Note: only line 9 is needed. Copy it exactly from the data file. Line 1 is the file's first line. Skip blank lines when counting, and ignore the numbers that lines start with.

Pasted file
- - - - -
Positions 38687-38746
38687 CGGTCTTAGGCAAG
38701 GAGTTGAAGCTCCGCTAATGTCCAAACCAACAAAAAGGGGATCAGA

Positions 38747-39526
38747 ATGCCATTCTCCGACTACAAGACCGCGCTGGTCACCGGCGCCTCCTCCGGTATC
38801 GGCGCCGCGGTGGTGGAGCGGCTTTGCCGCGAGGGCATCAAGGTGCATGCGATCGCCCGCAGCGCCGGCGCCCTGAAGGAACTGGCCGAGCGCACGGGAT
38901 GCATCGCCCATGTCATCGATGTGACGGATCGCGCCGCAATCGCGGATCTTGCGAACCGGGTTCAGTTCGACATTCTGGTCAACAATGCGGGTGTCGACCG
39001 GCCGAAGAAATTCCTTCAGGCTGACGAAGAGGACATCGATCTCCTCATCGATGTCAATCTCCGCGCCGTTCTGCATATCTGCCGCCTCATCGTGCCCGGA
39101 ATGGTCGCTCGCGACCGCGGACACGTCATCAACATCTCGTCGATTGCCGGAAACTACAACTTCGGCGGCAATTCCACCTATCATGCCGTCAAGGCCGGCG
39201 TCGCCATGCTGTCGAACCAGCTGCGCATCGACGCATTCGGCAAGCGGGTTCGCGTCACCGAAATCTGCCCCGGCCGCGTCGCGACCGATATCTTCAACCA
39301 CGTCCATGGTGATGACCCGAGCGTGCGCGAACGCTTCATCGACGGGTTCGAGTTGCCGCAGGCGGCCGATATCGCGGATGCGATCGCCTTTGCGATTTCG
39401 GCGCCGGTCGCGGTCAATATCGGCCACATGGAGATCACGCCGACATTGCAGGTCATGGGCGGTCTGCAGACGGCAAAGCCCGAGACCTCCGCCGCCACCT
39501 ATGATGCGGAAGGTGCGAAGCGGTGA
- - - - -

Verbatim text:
39101 ATGGTCGCTCGCGACCGCGGACACGTCATCAACATCTCGTCGATTGCCGGAAACTACAACTTCGGCGGCAATTCCACCTATCATGCCGTCAAGGCCGGCG